Born at the close of the 19th century, Hemingway embodied, for good or ill, a type of masculinity seldom encountered in the West today. He was born and raised in Oak Park, Illinois, into a conservative middle-class family. His musician mother, Grace, endeavoured to teach him the cello, but his physician father, Clarence, seems to have been more influential, spending their family vacations teaching his son how to camp, hunt, fish, and generally love and thrive in the great outdoors. In high school he was involved in a number of sports, but also excelled in English and wrote for his school paper.
Like many a famous writer before him, he began his career as a newspaper reporter, for the Kansas City Star. While he remained in the job for less than a year it had a huge influence on his writing style: the Star’s style guide mandated short, positive, powerful sentences which got straight to the point.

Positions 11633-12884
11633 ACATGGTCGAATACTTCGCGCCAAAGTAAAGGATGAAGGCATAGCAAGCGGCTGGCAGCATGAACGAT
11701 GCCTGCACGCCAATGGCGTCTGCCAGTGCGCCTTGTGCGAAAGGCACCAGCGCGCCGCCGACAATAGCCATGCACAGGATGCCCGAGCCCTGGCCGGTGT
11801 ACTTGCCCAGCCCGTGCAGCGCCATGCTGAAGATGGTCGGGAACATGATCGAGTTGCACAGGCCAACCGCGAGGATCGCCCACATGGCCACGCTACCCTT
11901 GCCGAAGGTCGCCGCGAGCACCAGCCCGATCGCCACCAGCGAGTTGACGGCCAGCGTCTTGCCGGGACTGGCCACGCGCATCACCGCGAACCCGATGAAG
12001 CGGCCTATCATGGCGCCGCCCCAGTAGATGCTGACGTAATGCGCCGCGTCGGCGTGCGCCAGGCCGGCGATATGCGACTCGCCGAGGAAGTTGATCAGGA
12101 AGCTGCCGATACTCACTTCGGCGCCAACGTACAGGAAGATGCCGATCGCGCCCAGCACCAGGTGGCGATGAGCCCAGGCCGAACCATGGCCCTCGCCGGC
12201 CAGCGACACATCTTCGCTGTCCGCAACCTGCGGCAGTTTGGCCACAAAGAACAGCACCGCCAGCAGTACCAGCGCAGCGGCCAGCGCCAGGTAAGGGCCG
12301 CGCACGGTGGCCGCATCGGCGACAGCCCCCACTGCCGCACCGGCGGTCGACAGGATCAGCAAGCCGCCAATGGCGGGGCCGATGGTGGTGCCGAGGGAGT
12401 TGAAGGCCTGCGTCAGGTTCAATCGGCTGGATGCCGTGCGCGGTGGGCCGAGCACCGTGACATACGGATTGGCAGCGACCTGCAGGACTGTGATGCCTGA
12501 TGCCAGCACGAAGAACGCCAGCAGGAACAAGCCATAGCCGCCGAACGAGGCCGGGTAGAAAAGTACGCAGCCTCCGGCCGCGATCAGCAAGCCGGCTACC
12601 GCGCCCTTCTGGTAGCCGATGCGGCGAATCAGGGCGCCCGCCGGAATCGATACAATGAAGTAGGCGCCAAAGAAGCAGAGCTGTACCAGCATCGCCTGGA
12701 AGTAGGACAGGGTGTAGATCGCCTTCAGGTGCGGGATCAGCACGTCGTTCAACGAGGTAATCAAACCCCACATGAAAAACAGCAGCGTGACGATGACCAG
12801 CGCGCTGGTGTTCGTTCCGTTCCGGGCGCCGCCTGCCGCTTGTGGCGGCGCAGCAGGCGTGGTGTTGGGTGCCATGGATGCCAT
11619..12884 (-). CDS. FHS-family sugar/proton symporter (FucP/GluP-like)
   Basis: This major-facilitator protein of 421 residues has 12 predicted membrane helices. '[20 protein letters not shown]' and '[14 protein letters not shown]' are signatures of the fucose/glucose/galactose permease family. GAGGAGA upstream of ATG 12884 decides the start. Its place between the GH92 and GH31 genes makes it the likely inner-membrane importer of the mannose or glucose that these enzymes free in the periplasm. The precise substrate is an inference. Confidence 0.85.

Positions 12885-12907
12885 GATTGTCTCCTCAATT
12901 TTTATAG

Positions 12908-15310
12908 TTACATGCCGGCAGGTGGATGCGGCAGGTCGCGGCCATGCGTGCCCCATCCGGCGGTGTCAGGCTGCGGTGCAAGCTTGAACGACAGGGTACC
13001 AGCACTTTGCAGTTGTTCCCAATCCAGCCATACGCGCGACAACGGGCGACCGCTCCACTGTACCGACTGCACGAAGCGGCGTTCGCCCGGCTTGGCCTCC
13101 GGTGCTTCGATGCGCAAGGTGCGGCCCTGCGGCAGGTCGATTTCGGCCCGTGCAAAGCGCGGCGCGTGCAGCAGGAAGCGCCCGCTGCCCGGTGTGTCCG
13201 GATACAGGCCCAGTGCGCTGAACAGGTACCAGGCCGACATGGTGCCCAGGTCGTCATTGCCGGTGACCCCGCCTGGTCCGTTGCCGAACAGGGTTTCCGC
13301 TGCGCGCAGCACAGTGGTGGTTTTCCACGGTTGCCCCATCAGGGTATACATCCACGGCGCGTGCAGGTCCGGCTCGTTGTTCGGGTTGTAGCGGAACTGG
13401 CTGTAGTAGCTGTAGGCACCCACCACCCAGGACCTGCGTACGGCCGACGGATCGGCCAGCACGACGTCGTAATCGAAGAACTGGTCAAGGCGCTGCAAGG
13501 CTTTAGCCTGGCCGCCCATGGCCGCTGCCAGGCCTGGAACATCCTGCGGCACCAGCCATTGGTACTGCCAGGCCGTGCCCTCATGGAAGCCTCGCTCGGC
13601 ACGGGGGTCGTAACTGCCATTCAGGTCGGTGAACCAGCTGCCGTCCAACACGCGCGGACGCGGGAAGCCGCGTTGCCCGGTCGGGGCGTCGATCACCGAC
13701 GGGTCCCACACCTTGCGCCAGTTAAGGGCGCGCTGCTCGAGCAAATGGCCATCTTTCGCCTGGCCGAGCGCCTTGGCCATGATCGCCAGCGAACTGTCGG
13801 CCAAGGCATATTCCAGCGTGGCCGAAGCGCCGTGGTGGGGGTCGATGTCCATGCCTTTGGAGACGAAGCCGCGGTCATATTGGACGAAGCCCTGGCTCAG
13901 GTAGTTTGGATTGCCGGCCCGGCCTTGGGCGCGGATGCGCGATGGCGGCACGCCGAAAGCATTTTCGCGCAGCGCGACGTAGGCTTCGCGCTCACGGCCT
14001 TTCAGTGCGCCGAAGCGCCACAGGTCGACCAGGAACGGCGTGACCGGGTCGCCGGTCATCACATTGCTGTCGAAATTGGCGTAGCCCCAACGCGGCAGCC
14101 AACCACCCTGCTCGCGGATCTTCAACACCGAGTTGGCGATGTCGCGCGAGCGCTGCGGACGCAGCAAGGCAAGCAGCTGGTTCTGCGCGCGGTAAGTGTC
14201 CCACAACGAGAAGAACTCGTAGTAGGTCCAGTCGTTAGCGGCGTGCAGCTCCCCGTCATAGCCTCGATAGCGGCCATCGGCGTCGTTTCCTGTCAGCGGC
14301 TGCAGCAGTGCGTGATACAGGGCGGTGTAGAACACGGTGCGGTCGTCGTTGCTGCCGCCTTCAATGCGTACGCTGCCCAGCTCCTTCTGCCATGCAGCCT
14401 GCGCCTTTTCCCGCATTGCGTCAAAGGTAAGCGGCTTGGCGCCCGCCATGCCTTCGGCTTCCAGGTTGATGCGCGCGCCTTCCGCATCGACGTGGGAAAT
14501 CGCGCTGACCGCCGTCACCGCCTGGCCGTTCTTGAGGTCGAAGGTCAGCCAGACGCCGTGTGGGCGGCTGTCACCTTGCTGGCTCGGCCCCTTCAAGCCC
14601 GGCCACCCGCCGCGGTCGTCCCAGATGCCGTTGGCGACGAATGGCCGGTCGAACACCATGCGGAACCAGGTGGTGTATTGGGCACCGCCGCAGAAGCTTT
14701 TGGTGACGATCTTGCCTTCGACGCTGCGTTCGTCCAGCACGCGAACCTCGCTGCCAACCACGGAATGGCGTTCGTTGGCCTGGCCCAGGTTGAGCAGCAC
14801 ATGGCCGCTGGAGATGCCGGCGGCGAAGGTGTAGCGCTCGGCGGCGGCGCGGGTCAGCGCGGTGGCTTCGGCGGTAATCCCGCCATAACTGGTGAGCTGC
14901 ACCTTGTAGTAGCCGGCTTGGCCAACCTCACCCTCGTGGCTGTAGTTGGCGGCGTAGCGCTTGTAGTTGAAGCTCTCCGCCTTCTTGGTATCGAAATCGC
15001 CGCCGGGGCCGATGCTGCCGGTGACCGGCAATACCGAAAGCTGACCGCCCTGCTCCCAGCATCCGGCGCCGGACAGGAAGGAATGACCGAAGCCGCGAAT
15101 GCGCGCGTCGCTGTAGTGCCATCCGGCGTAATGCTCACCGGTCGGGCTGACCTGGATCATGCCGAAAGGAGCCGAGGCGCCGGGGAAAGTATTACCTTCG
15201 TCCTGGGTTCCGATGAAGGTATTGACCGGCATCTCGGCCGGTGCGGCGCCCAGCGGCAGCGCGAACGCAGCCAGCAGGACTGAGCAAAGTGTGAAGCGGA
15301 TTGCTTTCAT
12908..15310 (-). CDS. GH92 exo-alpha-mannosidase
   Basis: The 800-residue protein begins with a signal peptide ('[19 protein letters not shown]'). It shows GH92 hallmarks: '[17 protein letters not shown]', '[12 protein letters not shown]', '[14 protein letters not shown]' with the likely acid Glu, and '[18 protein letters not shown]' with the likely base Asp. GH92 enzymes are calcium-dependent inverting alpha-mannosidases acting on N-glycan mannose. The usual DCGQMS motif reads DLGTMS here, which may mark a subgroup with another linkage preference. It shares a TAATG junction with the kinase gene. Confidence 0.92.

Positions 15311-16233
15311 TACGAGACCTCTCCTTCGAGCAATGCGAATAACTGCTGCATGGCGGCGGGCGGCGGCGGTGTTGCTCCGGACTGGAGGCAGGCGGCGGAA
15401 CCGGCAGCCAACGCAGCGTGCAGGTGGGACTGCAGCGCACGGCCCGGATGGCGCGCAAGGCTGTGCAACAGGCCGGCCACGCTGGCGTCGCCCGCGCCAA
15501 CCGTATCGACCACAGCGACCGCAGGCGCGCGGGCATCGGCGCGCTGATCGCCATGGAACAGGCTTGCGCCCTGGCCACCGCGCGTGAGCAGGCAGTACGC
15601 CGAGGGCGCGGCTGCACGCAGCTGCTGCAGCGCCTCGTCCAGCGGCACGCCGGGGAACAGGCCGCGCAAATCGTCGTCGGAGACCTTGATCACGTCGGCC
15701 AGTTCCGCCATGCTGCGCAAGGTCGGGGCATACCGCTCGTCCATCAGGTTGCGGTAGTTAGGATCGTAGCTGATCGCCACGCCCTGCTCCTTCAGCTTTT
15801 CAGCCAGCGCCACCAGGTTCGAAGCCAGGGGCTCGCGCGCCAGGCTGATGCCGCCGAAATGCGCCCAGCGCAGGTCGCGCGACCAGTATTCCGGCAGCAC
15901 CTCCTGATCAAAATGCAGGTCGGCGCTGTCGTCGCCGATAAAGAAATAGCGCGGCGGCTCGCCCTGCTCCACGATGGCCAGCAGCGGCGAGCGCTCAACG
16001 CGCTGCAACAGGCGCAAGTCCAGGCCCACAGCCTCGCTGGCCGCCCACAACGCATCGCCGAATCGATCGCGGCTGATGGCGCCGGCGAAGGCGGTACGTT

Meanwhile, the First World War was ravaging Europe. Rejected by the army because of his poor vision, in 1917 Hemingway joined the Red Cross and was dispatched to Italy as an ambulance driver. Determined to test his courage, he ventured as near the front line as he could, and was promptly wounded. By the time he was fully recovered the war was over and he was in love with a Red Cross nurse several years his senior, who ultimately rejected him. This may explain the plot of one of his most famous works, ‘A Farewell to Arms’, although (spoiler alert) in the story, the nurse dies instead.
Hemingway returned to America, where in 1921 he married the first of four wives, Hadley Richardson, who would be the other of his first child, Jack. He also returned to writing, producing ‘Big, Two-Hearted River’, a short story about a war veteran dealing with the psychological impact of the war, and taking up his journalistic career again.
It was this career that funded his return to Europe, where he joined the Lost Generation of mostly-young American emigres disenchanted with life in post-War America and seeking something which they seemed to find variously in the arts, romantic entanglements, drugs, and at the bottom of a glass. Hemingway tried most, if not all, of these, producing ‘The Sun Also Rises’ and having an affair with Pauline Pfeiffer, who would become his second wife after Hadley divorced him in 1927.